In 1852 William Sparrow, William Maggs, and Robert Hurd were charged with the murder of Sarah Watts at Woodlands, neear Frome, Somerset, England. The following account of the trial was published in the Somerset County Gazette on April 10, 1852
The Social History of the People of The Southern Counties of England in Past Centuries by George Roberts was publish in 1856. The following incident occurred in my home village of Maiden Newton in 1631.
A prison sentence today has been cynically likened by some people to being at Butlins when compared with the austere conditions of penal servitude in the 19th century. Assuredly, conditions were a lot harsher then, and nobody living at the time would likely have doubted that one stretch in prison was an effective deterrent against recidivism. But what would conditions have been like in the county goal at Dorchester during the period from about 1800 to 1950?
Read J. Graham-Wilson’s account of those conditions based on documentary research at Dorset Ancestors.
“He was only nine years old, the son of a Cowgate tailor, certainly a little tearaway and deemed old enough to be taught the errors of his ways.”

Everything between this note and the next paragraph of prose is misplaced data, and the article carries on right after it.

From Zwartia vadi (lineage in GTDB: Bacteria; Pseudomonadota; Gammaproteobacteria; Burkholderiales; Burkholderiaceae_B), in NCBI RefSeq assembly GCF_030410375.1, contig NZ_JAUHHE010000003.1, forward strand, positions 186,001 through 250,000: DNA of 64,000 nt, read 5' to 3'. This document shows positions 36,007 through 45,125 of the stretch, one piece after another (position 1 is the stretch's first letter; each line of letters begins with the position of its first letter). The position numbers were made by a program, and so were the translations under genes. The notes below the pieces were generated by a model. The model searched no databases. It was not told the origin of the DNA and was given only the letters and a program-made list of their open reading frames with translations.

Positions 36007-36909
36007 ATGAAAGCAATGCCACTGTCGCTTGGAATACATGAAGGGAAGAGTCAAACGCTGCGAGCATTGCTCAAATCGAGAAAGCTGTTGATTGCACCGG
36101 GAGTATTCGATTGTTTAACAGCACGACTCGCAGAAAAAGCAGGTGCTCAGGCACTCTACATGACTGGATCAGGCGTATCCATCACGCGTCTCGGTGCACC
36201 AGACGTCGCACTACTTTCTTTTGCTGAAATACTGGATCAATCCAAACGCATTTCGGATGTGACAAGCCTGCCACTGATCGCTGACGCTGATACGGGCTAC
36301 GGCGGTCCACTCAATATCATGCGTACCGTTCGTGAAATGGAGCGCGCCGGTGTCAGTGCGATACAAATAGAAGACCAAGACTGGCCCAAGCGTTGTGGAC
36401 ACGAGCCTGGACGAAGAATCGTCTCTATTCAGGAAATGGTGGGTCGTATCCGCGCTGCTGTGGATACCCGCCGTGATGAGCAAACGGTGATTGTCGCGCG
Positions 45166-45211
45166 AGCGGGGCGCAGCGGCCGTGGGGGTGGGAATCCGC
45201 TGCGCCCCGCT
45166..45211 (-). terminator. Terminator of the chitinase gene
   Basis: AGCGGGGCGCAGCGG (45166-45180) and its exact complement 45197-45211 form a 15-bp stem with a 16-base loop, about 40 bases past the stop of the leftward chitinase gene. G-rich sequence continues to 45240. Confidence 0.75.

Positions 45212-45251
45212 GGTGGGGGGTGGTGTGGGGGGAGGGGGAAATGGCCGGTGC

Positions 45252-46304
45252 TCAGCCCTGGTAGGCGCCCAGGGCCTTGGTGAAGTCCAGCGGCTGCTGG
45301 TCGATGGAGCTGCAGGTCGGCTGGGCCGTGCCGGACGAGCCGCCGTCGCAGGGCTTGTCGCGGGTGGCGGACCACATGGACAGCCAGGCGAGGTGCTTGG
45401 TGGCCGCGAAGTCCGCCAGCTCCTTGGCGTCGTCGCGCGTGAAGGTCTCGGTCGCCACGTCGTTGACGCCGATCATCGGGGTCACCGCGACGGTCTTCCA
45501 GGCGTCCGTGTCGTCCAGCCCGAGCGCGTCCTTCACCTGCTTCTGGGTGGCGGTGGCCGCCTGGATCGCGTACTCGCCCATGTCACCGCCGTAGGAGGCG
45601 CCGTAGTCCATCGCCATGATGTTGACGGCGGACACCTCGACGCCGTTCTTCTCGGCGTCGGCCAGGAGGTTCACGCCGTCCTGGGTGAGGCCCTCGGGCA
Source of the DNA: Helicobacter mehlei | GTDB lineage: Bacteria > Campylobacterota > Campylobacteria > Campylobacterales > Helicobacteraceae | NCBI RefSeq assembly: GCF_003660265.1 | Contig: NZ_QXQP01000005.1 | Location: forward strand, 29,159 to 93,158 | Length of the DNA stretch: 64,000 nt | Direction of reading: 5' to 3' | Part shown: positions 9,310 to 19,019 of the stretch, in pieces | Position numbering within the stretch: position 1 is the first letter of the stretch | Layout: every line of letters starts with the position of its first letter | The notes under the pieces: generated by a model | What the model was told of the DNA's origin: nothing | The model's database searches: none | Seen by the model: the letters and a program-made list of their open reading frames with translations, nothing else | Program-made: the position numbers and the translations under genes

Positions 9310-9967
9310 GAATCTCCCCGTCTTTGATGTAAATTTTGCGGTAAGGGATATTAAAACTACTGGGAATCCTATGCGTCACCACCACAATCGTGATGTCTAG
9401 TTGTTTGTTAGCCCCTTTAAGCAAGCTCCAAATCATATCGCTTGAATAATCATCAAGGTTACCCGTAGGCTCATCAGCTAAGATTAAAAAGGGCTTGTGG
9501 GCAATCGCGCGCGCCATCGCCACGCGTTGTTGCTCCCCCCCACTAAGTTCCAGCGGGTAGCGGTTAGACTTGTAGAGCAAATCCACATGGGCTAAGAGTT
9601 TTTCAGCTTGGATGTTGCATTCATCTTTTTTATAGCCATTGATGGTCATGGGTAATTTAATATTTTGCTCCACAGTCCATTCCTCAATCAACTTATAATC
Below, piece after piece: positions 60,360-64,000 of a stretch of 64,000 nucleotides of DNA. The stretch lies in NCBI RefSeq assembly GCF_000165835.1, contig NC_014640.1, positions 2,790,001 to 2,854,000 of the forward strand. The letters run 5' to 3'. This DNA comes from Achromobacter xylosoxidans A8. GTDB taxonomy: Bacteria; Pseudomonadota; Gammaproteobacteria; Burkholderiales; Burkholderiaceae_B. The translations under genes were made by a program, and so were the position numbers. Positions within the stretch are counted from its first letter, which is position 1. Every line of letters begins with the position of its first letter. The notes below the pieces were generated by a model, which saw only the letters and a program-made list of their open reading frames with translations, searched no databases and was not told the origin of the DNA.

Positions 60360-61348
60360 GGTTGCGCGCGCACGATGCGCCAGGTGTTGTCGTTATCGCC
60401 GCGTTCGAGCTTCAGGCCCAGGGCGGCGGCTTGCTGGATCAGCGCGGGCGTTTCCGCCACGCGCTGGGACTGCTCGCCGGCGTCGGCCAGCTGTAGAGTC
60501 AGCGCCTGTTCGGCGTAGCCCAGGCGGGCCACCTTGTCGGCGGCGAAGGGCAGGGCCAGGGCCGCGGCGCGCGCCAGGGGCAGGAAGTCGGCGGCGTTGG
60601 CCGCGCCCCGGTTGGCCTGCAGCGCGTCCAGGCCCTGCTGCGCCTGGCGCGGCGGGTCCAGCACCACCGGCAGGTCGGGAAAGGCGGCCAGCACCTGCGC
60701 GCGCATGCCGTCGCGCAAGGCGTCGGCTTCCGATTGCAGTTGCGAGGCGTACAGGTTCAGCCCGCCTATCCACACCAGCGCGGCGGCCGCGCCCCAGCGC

Sandra Dick reports in the Scotsman on the crimes which could cause draconian penalty of transportation to Australia in the 1800′s
William Henry Blatch was born in 1792 the son of James Blatch and Elizabeth Sweetapple. On March 3, 1881 he married Marianne Sweetapple at Andover, Hampshire, England. The couple lived in the Hampshire village of Nutley, and it was here that on the night of November 4, 1833 that William discovered and shot a burglar. The following is an account of the inquest reported in the Devizes and Wiltshire Gazette on Thursday, November 14th, 1833.